Update: While I haven't heard from either Fox or GEH, I did receive an e-mail from Art Pierce of the Capitol Theatre in Rome, New York where the musical accompaniment for this edtion was recorded. He related that the film was run at 24 fps, per GEH's instructions, while Philip Carli performed on the theater's organ. I'm a little embarased to admit that I assumed that if this was the GEH restoration it would be run at 18 fps as it was originaly screened. At this faster speed, the 100 minute film would be over in just 75 minutes. At almost the same time as I heard from Mr. Pierce, Ben Simon from Animated News & Views wrote hypothesising the same thing. He's also written up a good review of the disc which you can check out here. It appears that there is little doubt that this is the much sought after Eastman restoration.
As for the film itself, it is very good. I have always enjoyed this version better than the 1960 Irwin Allen production, and this edit is no exception.
The movie starts with Professor Challenger (Wallace Beery) giving a talk in London about his recent trip to the Amazon. He claims that while there he saw living dinosaurs. To quell the laughs of the unbelievers he arranges another expedition to the deep interior of unexplored South America to both prove his claims and to rescue a fellow explorer Maple White.
Agreeing to go with Challenger are big-game hunter Lord John Roxton (Lewis Stone), a skeptical scientist Summerly (Arthur Hoyt), a newspaper reporter Edward Malone (Lloyd Hughes) who is trying to impress the woman he loves, and Paula White (Bessie Love), daughter of the missing scientist. They set out for the Amazon and eventually reach and scale a tall plateau. On its top they discover that Challenger was right: dinosaurs do still walk the earth. Of course seeing them and living to tell about it are two different things.
This adaptation follows the book pretty closely at the beginning, it's only when we're well past the half-way point when liberties are taken. Still, it's an exciting and fun-filled movie with an all-star cast who really do a great job.
Of course the main attraction is the special effects by Willis H. O'Brien. O'Brien would go on to bring King Kong to life but he honed his stop motion skills with this film. While the motion is a bit jerky, the dinosaurs look and move realistically. The special effects really steal the show away from the human actors and are the most memorable, and impressive part of the film.
This edit of the movie, unfortunately, feels like there's something missing. While there aren't any glaring plot holes or inconsistencies, there are a lot of shots that end too early and abrupt cuts. Some of the scenes feel a little odd too. The climax of the film has more shots of the crowd's reaction than of the dinosaur itself and that reminds viewers that they are seeing a reconstruction. Granted this is a quality effort, and better than the 63 minute version which was the only thing available for years, but it still isn't as good as the Shepard/Bromberg restoration.
This film is accompanied by an organ score which was composed and performed by Philip Carli. The score sounds very good and Carli is a proficient organist, but the music didn't movie me like the best silent film compositions do. The audio is clean and clear and there are no defects worth noting.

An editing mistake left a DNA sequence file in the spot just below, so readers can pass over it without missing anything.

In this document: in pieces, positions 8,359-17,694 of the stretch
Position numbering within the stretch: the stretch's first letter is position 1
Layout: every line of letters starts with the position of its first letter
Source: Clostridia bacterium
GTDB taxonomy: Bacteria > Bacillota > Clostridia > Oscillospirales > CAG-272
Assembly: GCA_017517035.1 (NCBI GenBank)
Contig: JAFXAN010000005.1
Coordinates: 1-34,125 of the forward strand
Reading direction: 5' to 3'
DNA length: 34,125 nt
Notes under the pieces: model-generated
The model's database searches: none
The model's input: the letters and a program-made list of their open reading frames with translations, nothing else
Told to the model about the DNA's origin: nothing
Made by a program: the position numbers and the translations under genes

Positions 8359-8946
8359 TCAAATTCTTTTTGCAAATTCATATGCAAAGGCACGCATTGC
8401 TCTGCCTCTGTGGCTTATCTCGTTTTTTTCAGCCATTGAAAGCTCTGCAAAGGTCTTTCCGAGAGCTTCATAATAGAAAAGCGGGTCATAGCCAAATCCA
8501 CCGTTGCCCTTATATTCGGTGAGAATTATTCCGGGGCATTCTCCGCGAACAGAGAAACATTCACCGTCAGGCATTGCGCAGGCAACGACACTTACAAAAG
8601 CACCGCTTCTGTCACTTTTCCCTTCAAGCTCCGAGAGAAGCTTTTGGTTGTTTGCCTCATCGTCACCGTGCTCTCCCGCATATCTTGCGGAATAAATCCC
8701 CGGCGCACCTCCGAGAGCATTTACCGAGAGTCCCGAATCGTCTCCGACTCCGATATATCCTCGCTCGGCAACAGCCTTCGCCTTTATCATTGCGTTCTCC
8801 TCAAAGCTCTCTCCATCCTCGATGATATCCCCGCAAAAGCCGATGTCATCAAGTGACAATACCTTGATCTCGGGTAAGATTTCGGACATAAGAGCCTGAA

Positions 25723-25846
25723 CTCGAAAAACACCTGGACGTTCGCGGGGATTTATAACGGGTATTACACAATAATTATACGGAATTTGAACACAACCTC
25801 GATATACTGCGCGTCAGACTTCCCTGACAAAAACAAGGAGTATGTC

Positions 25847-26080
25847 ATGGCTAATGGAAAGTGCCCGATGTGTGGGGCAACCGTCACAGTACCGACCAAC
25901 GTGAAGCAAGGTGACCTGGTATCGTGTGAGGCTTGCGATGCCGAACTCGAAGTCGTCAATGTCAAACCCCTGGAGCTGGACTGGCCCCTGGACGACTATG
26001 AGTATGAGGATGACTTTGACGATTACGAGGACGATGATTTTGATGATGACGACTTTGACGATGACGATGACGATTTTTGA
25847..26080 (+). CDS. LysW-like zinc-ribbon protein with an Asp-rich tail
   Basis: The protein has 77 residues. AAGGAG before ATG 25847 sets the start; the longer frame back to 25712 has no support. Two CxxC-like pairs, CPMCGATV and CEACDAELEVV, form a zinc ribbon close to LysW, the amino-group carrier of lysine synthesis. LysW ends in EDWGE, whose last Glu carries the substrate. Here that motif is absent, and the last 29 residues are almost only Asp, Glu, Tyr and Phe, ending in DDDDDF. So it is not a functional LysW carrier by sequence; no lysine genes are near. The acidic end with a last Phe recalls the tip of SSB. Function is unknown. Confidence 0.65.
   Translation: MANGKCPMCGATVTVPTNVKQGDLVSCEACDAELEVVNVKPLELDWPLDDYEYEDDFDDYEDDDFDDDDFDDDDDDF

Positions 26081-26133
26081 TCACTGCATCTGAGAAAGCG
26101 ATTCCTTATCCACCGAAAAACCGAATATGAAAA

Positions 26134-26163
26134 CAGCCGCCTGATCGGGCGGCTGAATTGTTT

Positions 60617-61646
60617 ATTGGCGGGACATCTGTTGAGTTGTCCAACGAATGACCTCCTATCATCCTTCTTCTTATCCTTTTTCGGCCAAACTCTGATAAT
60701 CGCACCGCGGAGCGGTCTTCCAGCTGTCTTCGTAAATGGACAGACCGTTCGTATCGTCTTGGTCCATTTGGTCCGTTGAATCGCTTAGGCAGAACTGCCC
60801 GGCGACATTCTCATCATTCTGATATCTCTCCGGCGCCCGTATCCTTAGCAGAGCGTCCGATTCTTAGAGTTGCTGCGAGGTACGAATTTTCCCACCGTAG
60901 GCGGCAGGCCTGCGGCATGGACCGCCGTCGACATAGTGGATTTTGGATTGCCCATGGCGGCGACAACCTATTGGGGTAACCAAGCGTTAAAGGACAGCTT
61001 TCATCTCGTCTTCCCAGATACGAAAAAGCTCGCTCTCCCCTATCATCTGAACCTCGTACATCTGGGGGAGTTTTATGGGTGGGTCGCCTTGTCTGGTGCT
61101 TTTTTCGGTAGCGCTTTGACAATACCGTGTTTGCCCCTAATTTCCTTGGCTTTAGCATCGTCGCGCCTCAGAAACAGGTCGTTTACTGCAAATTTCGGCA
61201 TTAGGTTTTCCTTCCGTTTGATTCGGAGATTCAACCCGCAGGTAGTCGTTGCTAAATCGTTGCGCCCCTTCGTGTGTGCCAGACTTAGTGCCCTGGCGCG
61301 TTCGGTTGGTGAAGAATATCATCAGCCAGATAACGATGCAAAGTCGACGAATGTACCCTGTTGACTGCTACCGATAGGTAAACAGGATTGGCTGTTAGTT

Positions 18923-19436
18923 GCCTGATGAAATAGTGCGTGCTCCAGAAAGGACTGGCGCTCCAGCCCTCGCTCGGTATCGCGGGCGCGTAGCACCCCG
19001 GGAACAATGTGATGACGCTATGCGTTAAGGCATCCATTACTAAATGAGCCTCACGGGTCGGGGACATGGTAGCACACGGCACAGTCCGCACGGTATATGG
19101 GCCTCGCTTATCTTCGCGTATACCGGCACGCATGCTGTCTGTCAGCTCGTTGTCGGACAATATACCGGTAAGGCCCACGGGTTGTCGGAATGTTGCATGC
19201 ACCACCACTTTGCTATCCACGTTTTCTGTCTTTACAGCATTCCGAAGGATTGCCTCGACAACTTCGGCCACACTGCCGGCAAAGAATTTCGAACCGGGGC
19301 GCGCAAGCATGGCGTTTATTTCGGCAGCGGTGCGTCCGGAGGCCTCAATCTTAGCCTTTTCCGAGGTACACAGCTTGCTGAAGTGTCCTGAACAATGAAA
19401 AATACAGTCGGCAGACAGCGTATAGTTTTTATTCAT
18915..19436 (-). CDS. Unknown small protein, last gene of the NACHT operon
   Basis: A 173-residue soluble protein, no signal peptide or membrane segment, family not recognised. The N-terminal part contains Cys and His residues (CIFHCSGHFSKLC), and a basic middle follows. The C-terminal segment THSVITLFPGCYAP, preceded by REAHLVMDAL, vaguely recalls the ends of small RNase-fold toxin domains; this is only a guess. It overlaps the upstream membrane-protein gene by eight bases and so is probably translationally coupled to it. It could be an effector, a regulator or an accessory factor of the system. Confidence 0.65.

76 minutes This film was reconstructed from several sources so the image quality does vary a bit over the course of the film, though overall it looks excellent. There are some fine hair-line scratches, a bit of dirt and other print defects, but these are relatively few and many of the more egregious flaws have been digitally removed. There are some missing frames here and there and due to the patchwork nature of the restoration some of the shots are too short. (The scene where the brontosaurus pokes his head through a window at the end is an example of this. Viewers barely see the dinosaur head before it cuts to the reactions of the men inside the room. The first part of this scene was longer in the original cut, but alas the footage no longer exists.
The first thing that strikes viewers is the excellent level of detail. The texture of the dinosaur's skin can easily be discerned and the backgrounds are not unduly soft. The picture has a sharp contrast and neither blacks nor whites are too intense. Grain and other film related artifacts aren't a problem and digital defects are very minimal. The movie has been tinted using the edited Kodascope version as a guide, and it looks just wonderful.
The second disc of this two disc set contains the 1925 version of The Lost World as well as a trailer for the film, and seven minutes of outtakes. The unused footage is all stop motion animation of the dinosaurs. It's great that they included this along with the feature.
This is a great and fun film. The cast is wonderful, but that stop motion dinosaurs really steal the film. This reconstruction is pretty good, and the movie is more enjoyable here than in the 63-minute Lumivision disc. (There are many cheap public domain copies available, and to the best of my knowledge they are all poor quality 16mm versions of the Kodascope edit.) The Shepard/Bromberg restoration is longer and better than this version, but you really can't go wrong with this disc. Not only do you get the 1925 version of the film, but the 1960 production as well. Recommended.
Comments? Suggestions? Feel free to send me an e-mail.